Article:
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Bought out, Burnt out and Bored out

07 November 2017   (0 Comments)
Posted by: Zina Girald
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How to guard against worker apathy and create a motivated and productive workforce

 

by Denis Pennel

A recent Gallup survey revealed that just 13% of workers are engaged in their jobs. If this is to be believed it suggests that the vast majority of people do not feel sufficiently connected with the work that they do and, as a result, are likely to be less motivated and less productive.

 

Almost ten years on from the global downturn it is fair to say that the fall out for business has taken its toll on employees. For nearly a decade now we have faced a volatile and uncertain business environment with the fortunes of companies and stock markets flailing wildly from hero to zero and back again.

 

In responding to these events some companies have had to trim their budgets and with them their workforce. We have seen downsizing across all sectors of the economy as organisations have sought to run their businesses with fewer resources in an effort to maintain margins and become more agile. The impact on employees has been significant. They are being asked to achieve more with the same resources and high rates of unemployment mean that there is no shortage of people to take their place if they can’t cope with the increased stress and workload.

 

In many sectors this thinly-stretched, doing-more-with-less culture has become the new norm. In combination with globalisation, mergers and rationalisation it has led to large numbers of workers being bought out so that they now work for a company that they didn’t choose to join and with whom they have little affinity. The long hours that are being required of them with a greater workload and no financial increment are leading to increasing levels of stress and burn out.

 

Burn out of course is nothing new – remember the thrusting 1980’s and the rise of the Gordon Gecko mentality of ‘lunch is for wimps’?  A phenomena that is new however, is the emergence of Bore out. This typically affects workers in their 40’s and 50’s, well- established in their careers. They see themselves on a treadmill with no hope of real change or evolution in their working lives. However, unlike previous generations who might have expected to reap the rewards of seniority, they find themselves working harder than ever for the same remuneration, and required to carry out boring work. Some are so desperate that they are choosing to throw in the towel and leave behind the corporate life of secured salary and pension for the relative insecurity, but less mind-numbing path, of the independent worker or freelancer.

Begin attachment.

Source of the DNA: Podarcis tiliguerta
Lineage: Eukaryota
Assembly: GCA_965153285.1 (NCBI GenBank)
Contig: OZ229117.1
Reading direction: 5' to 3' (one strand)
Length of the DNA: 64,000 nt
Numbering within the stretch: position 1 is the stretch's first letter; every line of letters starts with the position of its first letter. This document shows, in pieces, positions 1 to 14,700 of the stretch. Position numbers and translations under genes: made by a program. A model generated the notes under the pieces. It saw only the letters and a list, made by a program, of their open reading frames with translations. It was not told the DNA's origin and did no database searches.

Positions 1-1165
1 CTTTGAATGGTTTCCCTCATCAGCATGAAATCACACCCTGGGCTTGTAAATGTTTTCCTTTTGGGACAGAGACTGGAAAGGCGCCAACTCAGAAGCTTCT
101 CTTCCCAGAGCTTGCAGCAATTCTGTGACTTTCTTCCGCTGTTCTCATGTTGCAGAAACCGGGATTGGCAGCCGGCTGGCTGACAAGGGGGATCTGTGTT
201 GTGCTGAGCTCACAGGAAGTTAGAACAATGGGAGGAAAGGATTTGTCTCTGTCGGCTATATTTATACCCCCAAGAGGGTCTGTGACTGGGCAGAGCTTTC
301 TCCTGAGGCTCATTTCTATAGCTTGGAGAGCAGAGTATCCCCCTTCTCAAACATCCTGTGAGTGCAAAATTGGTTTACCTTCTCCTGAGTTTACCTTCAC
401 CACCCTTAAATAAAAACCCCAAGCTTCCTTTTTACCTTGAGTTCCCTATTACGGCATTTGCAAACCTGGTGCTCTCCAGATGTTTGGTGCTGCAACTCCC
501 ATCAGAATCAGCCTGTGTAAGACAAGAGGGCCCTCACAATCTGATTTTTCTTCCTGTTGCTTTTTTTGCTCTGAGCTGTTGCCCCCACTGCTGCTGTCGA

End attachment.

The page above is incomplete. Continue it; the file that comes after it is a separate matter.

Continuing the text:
So how has this happened? Time was when it was temporary workers who were assumed to be less engaged and motivated, although recent surveys show that 81% of agency workers are satisfied with their work. How did it come about that the company stalwarts, seen as the backbone of organisations are becoming bored and totally unmotivated?

 

Again the origins lie in today’s business world, increasingly run by accountants and bean-counters, where there is a sometimes obsessive focus on data. Workers are required to file reports on almost every area of their activity as companies compare ROI figures from offices from Chicago to Chennai in an attempt to establish learnings and best practice. The trouble is that not only is constant reporting and justification nerve wracking, it is also very dull.

 

Losing senior workers to burn out and bore out is not the sign of a healthy company, and furthermore the mindset of Generation X, who are coming up behind them in the workplace will simply not tolerate it. They will vote with their feet and move to another job or give the labour market a miss for a while and go travelling around the world.

 

Organisations need to focus on ways to motivate and energise workers and to create a vision beyond the numbers that actually makes them want to get out of bed and come to work in the morning. Surely there is enough data demonstrating the link between motivation and productivity to make this a persuasive business strategy?

 

Companies must rebalance the discussion and give people purpose and vision. There is little point in spending time and money on shiny brochures and up-beat videos on the company’s “Mission and Vision”, if the reality among the workers on the ground tells a very different story.

 

The past 10 years have been tough for companies and they have had to reach deep in order to survive and come through it. They certainly deserve a whole lot of credit for doing that. However I believe that the time has now come for them to start investing in the future and in the human capital that will be so crucial to their continued success in the years to come.


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